Warning: this review contains spoilers. You can find my all of my reviews of The Flash here.
So that went well!
We’ll get to the shocking ending in a bit, but on the whole, “Rupture” was an excellent episode of The Flash.
After last week’s ending, in which Wells suggested setting off another particle accelerator explosion to get Barry’s speed back, The Flash took its usual approach of having Barry spend an entire episode contemplating this course of action, taking advice from his friends and father figures, while a random villain of the week is inserted to fill in the blanks. It’s a solid formula, but it’s easy to criticize the show for taking a slow-paced approach when the season’s climax should be ramping up. Yet this episode worked very well for a multitude of reasons.
First off, the “fill in the blanks” villain wasn’t any random metahuman. Rupture was the Earth-2 doppelgänger of Cisco’s brother Dante. This made the conflict feel more personal and gave Cisco and his brother a strong, emotional story arc. Moreover, it wasn’t an unrelated filler subplot, since Rupture’s personal vendetta against Cisco was secondary to his main task on Earth-1 as a herald of Zoom.
Thus the main storyline of “Rupture” was Zoom’s return and planned takeover of Earth-1, following the decision he came to at the end of last week’s episode. Even after his secret identity being revealed, Zoom remained a scary villain. His assault on the police department, especially the way he snapped a dozen officers’ necks in the blink of an eye, was a terrifying scene. His deadly powers and ability to suddenly appear wherever he wanted gave even the slower parts of the episode an undertone of tension.
The threat that Zoom posed and the ticking clock of his impending deadly reign gave the “Barry contemplates a decision” a much-needed sense of gravity. A highlight of those scenes was the dynamic between Wells, Joe, and Barry’s father Henry—Barry’s three father figures who each wanted what was best for him in a different way. Iris’s admission of having feelings for Barry was also a sweet scene, even though it’s worrisome that the entire basis of those emotions seems to be a sense of fate rather than legitimate love.
In the end, Zoom proved to be enough of a menace that Barry decided to give Wells’s plan a try. That whole final sequence was very well-executed, but the best part was the way it defied the audience’s expectations. Instead of predictably leading to Barry getting his powers back like we all thought it would, the scene ended with Barry literally disintegrating before our very eyes.
For a brief second, I actually found myself wondering if The Flash had actually killed off the Flash. Adding fuel to that idea was Wally and Jesse getting caught in the particle accelerator explosion, presumably giving them the powers that would make them Kid Flash and Jesse Quick, the speedsters they are in the comics. Were the rumours that Warner Bros. wanted the TV version of Barry gone to make way for the movie version? Was this going to be a Crisis on Infinite Earths situation in which Barry was gone and Wally West took his place as the Flash? The way it was set up made it look like a legitimate possibility.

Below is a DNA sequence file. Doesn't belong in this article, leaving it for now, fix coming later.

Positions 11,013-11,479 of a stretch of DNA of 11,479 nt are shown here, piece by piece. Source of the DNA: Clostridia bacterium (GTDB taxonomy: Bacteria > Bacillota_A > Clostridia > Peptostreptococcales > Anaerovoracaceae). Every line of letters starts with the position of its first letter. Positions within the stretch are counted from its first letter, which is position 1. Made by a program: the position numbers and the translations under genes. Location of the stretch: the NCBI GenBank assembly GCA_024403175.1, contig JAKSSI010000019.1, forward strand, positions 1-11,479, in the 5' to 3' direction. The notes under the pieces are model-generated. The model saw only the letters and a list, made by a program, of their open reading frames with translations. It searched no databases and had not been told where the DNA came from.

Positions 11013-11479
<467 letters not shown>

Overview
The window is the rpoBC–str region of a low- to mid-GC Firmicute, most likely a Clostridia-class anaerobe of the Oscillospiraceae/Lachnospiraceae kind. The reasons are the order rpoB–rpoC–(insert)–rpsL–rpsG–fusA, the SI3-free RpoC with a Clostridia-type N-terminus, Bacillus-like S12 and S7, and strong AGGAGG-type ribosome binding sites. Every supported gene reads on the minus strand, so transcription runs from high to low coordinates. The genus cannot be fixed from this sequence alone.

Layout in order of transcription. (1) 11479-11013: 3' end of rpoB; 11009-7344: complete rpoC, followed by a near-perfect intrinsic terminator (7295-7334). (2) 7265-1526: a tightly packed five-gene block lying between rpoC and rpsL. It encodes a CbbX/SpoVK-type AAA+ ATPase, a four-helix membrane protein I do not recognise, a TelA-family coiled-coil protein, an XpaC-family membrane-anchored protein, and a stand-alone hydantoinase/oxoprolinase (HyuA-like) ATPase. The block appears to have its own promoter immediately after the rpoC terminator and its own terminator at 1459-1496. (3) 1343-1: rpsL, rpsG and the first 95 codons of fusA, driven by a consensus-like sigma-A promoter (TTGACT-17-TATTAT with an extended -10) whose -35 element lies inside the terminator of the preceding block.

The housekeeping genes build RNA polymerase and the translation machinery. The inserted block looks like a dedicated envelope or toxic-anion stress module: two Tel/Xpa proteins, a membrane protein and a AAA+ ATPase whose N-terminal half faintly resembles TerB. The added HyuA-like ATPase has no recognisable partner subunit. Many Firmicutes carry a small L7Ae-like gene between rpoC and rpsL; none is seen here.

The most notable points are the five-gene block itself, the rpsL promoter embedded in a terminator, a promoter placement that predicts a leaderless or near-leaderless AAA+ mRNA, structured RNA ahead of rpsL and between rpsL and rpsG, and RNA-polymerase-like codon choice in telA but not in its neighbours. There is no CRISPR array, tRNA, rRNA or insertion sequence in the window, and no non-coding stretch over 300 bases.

But it was only a brief second. Even if the show wanted to kill off Barry and replace him with Wally, this was definitely not how it would do it. Most likely, Barry was sucked into the Speed Force (much like what canonically happened at the end of Crisis on Infinite Earths, so the parallel holds), and now has to find his way out of it. With only 3 episodes left this season, I doubt Barry will be gone for more than a week. Nevertheless, this was an exciting and oh so comic book-like development that I absolutely loved.
Plus, it seems Wally and Jesse may have finally gotten powers! It’s a weird point in the season to introduce two new speedsters, but maybe their speed will take longer to develop. Whatever the case may be, it’s great to see those two characters’ stories leap forward, although the show will have to be very careful going forward. Too many sidekicks is difficult to pull off, especially when they’re all speedsters, who tend to be overpowered to begin with.
Lastly, there was a lot of clever humour this week, mostly thanks to Cisco. His exchange with Wells about the wand legitimately made me laugh out loud. “How did you know about the Harry Potter convention?”
Rating: 4.5/5 (Excellent)
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